Grace's Guide is the leading source of historical information on industry and manufacturing in Britain. This web publication contains 133,382 pages of information and 211,458 images on early companies, their products and the people who designed and built them.
of Bromsgrove Street, Birmingham and 22 Castle Street, London, EC1. (1922)
of Balmoral Works, Lower Essex Street, Birmingam. Telephone: Midland 3768. Cables: "Stratnoid, Birmingham". Showrooms in Hamsell Street, Jewin Street, London. (1929)
1911 George Abe Laughton was running a small section of Jarrett and Rainsford, selling coronation badges and flags. Components were bought in from a small supplier who suffered from the ravages of alcohol and supplies were erratic. Laughton bought the business for £50 and acquired four hand presses and two girl workers. He named this enterprise Stratton, reputedly after the hero in a novel his wife was reading.
1912 Laughton was elected a director of Jarrett and Rainsford. He would then have been 29 years old. The two companies followed their parallel courses, with Stratton and Co concentrating on men’s jewellery.
WWI. The firm manufactured parts for the famous SE5 British fighter plane and acquired much experience in the use of aluminium and duralumin alloy. This was to be of great value in the radio business.
1919 Jarrett and Rainsford became Jarrett, Rainsford and Laughton (JRL).
1920 JRL acquired Stratton and Co. Although artificial jewellery was back in production, pins were still a staple part of the company’s output.
1922 In November, the British Broadcasting Company (BBC - forerunner of the present Corporation) was formed and started broadcasting with low power transmitters in major British cities. The best known of these stations was the London station in the Strand. The Birmingham station was opened the following day.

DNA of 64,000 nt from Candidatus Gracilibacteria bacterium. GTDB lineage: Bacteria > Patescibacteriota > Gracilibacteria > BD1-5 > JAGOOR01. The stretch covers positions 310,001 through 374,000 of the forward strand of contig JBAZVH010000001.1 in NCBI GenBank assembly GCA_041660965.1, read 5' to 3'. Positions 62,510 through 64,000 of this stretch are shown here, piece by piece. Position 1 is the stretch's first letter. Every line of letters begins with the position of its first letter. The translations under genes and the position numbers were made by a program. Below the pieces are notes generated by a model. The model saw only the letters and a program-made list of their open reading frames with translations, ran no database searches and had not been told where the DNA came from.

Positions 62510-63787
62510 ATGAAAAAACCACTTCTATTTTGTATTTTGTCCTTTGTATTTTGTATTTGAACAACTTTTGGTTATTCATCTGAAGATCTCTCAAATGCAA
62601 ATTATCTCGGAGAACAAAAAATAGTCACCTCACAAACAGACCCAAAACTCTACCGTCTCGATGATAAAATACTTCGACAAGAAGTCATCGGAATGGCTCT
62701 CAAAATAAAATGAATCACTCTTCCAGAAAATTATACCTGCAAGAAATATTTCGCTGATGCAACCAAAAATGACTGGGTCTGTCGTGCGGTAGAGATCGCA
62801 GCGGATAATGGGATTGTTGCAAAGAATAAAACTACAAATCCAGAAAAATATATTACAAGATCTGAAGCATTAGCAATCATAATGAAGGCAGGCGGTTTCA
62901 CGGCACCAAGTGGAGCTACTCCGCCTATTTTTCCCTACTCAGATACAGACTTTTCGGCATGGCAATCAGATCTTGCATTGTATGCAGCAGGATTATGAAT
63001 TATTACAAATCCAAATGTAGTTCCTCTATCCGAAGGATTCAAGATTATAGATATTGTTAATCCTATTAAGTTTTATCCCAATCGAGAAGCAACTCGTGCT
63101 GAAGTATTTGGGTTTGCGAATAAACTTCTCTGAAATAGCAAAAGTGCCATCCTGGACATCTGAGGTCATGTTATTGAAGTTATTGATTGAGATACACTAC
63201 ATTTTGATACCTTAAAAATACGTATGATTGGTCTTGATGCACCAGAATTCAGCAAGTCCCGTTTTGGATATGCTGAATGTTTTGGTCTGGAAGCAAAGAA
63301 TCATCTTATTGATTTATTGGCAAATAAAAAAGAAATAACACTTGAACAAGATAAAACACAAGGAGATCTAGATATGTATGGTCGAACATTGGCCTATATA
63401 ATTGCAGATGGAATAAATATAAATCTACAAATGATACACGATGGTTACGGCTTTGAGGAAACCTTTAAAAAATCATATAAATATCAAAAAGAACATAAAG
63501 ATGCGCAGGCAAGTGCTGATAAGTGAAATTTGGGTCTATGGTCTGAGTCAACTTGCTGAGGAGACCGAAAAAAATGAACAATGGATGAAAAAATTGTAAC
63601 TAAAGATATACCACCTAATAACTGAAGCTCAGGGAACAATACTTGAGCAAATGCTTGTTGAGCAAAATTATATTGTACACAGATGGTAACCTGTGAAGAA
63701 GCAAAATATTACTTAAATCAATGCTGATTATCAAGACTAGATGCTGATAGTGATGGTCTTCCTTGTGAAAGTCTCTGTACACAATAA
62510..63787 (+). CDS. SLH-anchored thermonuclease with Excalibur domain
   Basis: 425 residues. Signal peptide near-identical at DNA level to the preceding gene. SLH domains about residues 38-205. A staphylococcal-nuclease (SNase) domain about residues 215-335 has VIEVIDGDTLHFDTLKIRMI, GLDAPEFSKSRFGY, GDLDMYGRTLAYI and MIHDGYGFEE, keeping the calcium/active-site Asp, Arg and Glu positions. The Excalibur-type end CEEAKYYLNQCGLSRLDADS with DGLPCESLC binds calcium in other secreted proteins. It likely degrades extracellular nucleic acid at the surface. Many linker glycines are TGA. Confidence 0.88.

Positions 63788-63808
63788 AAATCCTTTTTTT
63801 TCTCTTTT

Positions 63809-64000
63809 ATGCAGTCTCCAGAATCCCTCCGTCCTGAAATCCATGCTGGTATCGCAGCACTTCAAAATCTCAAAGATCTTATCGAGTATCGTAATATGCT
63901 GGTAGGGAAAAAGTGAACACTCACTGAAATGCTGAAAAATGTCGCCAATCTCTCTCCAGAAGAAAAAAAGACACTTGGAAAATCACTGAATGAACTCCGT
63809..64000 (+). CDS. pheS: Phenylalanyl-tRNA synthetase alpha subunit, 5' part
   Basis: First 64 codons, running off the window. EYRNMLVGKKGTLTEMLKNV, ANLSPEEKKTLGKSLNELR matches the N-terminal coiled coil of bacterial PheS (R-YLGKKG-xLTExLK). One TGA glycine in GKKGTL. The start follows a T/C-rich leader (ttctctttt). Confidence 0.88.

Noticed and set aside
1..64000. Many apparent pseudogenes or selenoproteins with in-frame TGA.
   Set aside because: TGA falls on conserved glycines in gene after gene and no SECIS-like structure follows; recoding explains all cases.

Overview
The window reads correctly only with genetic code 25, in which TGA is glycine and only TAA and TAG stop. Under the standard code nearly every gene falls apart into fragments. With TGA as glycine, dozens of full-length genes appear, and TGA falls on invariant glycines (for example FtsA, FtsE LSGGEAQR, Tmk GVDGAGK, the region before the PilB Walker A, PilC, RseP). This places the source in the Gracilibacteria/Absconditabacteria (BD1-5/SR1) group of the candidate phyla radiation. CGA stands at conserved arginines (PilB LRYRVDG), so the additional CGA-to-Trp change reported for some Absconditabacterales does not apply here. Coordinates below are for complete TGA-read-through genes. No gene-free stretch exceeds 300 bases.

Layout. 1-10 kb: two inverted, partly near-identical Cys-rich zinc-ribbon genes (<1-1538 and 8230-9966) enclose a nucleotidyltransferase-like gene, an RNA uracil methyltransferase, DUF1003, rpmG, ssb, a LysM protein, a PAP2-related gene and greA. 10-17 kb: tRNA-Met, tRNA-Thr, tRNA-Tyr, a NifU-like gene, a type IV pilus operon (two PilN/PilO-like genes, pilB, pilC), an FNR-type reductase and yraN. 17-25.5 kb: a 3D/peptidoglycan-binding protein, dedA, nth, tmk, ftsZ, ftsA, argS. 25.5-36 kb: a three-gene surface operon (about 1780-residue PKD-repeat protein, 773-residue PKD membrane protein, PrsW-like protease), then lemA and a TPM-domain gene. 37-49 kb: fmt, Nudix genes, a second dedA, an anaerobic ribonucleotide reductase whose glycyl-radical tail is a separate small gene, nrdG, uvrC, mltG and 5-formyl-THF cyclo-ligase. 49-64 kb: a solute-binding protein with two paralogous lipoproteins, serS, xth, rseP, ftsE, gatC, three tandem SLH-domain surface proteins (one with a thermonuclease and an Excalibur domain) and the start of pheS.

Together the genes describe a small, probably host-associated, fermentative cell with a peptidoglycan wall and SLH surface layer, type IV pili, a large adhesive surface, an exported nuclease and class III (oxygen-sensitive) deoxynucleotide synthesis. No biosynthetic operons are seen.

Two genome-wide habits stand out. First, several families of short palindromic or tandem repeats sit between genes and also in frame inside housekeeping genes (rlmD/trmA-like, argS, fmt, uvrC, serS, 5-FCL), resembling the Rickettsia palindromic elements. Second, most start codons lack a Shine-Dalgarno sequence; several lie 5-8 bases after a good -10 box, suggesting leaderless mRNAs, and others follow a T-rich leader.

1922 Listed Exhibitor British Industries Fair. Manufacturers of all kinds of Glass Tableware, Fancy and Cut Centre Bowls and Vases. (Stand No. E.15) 
Stratton Laughton (son of George A.) became a ‘wireless fan’. Because equipment was expensive, home construction was wide-spread. The cinema had also become a major source of entertainment during the First World War. This was the era of the ‘Roaring Twenties’ and the introduction of the pageboy hair style. This style needed no hairpins and Stratton’s market dwindled overnight from six tons to one.
1923 This happened towards the end of 1923 so Stratton Laughton suggested to his father, George, that the shortfall in sales be made good by entering the radio component field. Stratton Laughton claimed that the company started manufacturing components for home constructors in 1923, shortly followed by complete receivers in 1924. He also claimed that Stratton’s was one of the first firms associated with the original British Broadcasting Company. (Unfortunately there is no evidence to substantiate these claims as the majority of company records were destroyed during the Blitz of the Second World War).
1925 Stratton’s first radio-related patent was filed in February, as was the Trademark Eddystone and the Lighthouse device. The company’s single £1 BBC share certificate (which escaped the blitz) is dated September. By the end of the year there were 1716 members of the BBC.
Stratton’s took on Harold Cox and Arthur Edwards during this period and these two were to provide a driving force for the next forty years. Harold became Technical Director and Arthur became Sales Director, continuing with the firm until the late 1960’s.
1927 Short waves were well established across the world, due to the pioneering work of early radio amateurs. One of these was Gerald Marcuse, who obtained a permit from the British Postmaster General to transmit speech and music to the British Empire. The first transmission was on 11 September and the experiment continued for almost a year. The BBC also started experimental broadcasting on 20 metres from G5SW, Chelmsford (Marconi) in November 1927. The result was a demand for shortwave receivers from British expatriates. Stratton and Co were ready to fill that need and produced what is believed to be their first short wave set, the Atlantic Two.